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The Outside And Inside You - 8/8/2008

There’s an old adage, “You can’t tell a book by its cover”.  Obviously, it wasn’t about books.  What it implied was, when you meet a person, you can’t totally trust what’s on the outside.  You’ve got to be able to see them on the inside.  What that suggests is that everyone has an inside and an outside.  The outside is the thoughts,  wishes, hopes and dreams.  It’s what we think and say.  The inside is what we feel, fear and, too often, what we do.  It’s odd, but most people think, dream, hope and say good things, because their mind knows what’s right or wrong, constructive or destructive and what’s politically correct.  But, more often than not, what they do isn’t controlled by what they think.  For instance, New Year’s resolutions.  Everybody says the right things, “I want to lose weight... exercise... eat right...stop smoking or drinking and work more effectively”.  Thirty days later, their intentions are long forgotten.  Not because of the outside.  The outside truly meant all those things, but the inside won out.

It’s proof positive that every individual is two different people.   Outside, you’re the adult, the intellectual person, the individual who is the sum total of all of your wishes, desires and thoughts, as well as your experiences, every book you’ve read, every movie you’ve  seen, every interaction you’ve had and every class you’ve attended.   All of which is synthesized into some huge knowledge base within you.  Conversely, inside, you’re a child who is controlled by emotions that are impulsive, immature and far from grown up.  And rightly so, because your kid’s cognitive abilities aren’t yet fully developed and won’t be for a considerable length of time.  Yet, frequently, you let this impulsive, immature being determine what you do and say.

Interestingly, however, if I were to ask you to describe yourself, you’d say, “I’m five foot two, blue eyed, long hair, slim, fairly smart, a good student”, etc.  They’re all facts and, for the most part, few if any of you would relate your feelings.  

Similar to you, I could say I know I must be bright.  I didn’t get a Ph.D. by accident.  I had to work hard and overcome numerous hurdles and fears to get it.   I know that a lot of people care for and relate to me.  I think I’m worthwhile and I have good intentions.  But, if you asked me what I feel about me, you’d get an entirely different picture.  You’d get the book, not the cover.  Inside, that little kid, the emotional part of me, is someone who I see as lacking in intelligence, not bright enough, a person who can be easily intimidated when he’s in a group of people he views as very bright.  He’s an individual who, because of ADD, the way he grew up and his DNA, wound up being an extremely emotionally needy person, who desperately needs affection, feels inadequate and doubts whether he really deserves any affection he receives.  Thus, no accomplishment, once he’s gained it, means that much, because it couldn’t be much if he got it.  That person is very real to me.  Today, I can glibly describe him to you but, for the first part of my life, I didn’t know he existed.  I knew I was occasionally sad and there was an empty feeling in me.  That when I was around people I really wanted to be close to or have a relationship with, I never felt I was good enough, or that I fit in.  Even when I was included, I felt I was on the outside looking in.  Sadly, that kid has governed a lot of my behaviors all my life. No matter what I accomplished, or what people said, the empty feeling was always there.  I tried lots of things to hide it.  I earned degrees, gained possessions and hid beneath extra pounds, constant work and humor.  But few people really knew me.  They only knew how funny I was.  They had no idea that inside was a little kid I was ashamed of.  It was almost like having a twin brother with a hunchback who I didn’t want anybody to see.  But, not only didn’t I want others to see him, I didn’t want to see him, either.  And then, I discovered that, no matter how successful I was, how many degrees I had, or how much food I ate, I couldn’t get rid of him.  The unhappy, empty-feeling little kid was always there.  Still, I kept trying.  What if I write a book, etc.  Then he’ll be okay. But, no matter what I did, it was never enough.  Finally, I realized that if I couldn’t run from him then I needed to run toward him.  I had to undress him, take off the Ph.D., eliminate the things I used to hide behind and let the naked little hunchbacked kid with his inadequate feelings stand out in the open.  Not necessarily for the  rest of the world to see, but for me to accept and be able to live with without shame and without having to exert all the energy it takes to hide that person.   To that end, I just described him to you, and I seriously doubt that it’s changed your opinion of me one way or another.  I’m still who I am.  Ethel Merman said it best, “The one thing you’ve got to do in life is be you, because it’s the only thing you can do that nobody else can.”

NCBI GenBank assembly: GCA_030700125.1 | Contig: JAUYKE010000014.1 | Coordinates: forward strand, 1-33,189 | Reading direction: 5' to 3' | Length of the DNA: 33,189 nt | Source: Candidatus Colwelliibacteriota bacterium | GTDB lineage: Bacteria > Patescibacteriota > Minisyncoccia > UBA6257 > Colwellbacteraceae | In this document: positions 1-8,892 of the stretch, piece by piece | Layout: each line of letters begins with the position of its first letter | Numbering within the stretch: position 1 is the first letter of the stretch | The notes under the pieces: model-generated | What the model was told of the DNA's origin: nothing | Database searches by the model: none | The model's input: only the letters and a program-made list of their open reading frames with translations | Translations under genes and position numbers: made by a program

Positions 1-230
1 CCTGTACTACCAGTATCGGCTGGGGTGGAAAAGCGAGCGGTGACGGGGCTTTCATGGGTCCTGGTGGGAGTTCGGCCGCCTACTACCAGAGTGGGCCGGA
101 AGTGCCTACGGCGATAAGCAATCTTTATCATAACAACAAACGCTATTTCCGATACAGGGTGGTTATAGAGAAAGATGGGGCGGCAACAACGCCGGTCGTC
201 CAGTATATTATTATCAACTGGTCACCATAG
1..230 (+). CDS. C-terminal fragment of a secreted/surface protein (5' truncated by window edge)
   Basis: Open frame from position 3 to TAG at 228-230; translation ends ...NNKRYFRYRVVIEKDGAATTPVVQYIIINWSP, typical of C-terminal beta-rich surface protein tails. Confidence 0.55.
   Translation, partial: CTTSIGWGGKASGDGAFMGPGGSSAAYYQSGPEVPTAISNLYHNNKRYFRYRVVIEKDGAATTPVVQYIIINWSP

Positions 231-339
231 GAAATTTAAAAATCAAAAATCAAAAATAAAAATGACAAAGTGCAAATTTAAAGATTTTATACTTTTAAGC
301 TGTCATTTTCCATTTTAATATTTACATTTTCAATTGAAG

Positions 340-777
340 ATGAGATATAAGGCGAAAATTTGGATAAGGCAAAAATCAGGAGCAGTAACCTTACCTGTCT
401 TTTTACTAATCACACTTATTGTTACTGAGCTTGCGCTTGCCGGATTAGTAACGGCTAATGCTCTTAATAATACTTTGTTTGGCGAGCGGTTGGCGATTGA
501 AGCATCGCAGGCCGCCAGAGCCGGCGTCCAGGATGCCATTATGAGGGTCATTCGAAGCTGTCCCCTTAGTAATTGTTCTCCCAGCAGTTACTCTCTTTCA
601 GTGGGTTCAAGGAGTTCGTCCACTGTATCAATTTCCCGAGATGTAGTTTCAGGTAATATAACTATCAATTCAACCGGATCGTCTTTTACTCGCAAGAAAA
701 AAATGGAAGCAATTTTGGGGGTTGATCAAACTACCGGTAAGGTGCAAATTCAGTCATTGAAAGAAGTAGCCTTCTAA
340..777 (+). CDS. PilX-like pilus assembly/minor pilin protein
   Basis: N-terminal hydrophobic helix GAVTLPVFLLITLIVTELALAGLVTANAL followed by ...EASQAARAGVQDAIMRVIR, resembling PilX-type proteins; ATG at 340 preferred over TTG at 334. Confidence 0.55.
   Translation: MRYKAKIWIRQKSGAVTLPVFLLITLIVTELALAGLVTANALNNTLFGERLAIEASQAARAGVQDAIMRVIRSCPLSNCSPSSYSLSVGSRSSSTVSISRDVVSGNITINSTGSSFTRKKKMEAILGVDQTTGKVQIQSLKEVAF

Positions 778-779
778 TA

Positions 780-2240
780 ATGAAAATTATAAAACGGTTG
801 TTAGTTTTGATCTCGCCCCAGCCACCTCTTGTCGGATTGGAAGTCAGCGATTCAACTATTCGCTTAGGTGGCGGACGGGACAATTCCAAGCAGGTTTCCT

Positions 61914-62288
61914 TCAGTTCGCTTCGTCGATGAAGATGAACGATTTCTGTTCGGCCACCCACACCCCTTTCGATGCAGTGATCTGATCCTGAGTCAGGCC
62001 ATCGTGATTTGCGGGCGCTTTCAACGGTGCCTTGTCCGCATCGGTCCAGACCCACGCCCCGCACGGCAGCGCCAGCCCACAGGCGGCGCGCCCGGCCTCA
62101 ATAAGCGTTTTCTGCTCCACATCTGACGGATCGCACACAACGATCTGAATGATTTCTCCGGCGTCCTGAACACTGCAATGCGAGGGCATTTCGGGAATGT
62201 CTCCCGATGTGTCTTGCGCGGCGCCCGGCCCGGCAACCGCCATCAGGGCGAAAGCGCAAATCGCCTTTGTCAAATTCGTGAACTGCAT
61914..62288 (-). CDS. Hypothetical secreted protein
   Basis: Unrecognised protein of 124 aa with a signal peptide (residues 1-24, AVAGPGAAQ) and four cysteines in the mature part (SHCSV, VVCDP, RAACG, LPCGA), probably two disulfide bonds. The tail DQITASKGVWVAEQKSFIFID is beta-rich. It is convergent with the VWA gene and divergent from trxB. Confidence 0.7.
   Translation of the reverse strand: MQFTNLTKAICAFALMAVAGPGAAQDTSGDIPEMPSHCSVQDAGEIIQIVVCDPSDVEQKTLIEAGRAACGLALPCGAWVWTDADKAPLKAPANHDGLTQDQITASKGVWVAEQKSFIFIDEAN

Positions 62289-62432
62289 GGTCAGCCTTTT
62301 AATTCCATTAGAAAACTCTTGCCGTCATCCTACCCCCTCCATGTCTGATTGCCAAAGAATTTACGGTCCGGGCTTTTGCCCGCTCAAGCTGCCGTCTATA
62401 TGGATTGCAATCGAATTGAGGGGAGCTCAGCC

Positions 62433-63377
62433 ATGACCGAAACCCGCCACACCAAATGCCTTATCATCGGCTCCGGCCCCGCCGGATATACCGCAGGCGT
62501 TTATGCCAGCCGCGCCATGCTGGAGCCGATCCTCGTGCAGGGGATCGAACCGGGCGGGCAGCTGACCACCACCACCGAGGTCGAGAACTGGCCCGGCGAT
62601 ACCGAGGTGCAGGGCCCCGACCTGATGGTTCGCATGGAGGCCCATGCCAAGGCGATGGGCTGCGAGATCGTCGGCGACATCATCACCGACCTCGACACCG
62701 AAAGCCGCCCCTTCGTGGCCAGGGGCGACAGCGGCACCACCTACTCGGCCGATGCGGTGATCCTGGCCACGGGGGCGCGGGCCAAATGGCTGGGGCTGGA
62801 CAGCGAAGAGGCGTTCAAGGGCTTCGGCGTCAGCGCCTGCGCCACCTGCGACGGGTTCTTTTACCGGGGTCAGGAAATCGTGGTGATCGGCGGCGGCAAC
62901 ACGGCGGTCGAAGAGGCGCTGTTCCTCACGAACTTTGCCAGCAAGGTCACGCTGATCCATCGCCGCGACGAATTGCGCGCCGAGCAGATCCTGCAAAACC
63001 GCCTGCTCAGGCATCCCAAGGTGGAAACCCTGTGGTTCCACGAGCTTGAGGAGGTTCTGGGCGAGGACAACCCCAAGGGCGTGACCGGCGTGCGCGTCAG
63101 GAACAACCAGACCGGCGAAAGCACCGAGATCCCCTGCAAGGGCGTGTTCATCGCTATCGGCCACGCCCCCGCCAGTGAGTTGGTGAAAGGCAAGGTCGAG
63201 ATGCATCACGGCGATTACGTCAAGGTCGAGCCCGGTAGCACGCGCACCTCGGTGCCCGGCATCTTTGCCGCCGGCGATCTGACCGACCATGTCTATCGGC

All of which brings me to ask, who are you on the inside?  Not what do you think of you.  I want to know what you feel and who you’re hiding.  Your picture of him/her may not be factual, but the way you perceive that little kid is what you’ve been running from all your life.  Moreover, you let it interfere with being who you really are, doing what you’re fully capable of and enjoying the love you deserve. You may rationalize that your attempts to hide him/her have resulted in your successes, but I would ask how much more success might you have experienced if you hadn’t wasted so much energy hiding the best of you, the little kid inside?

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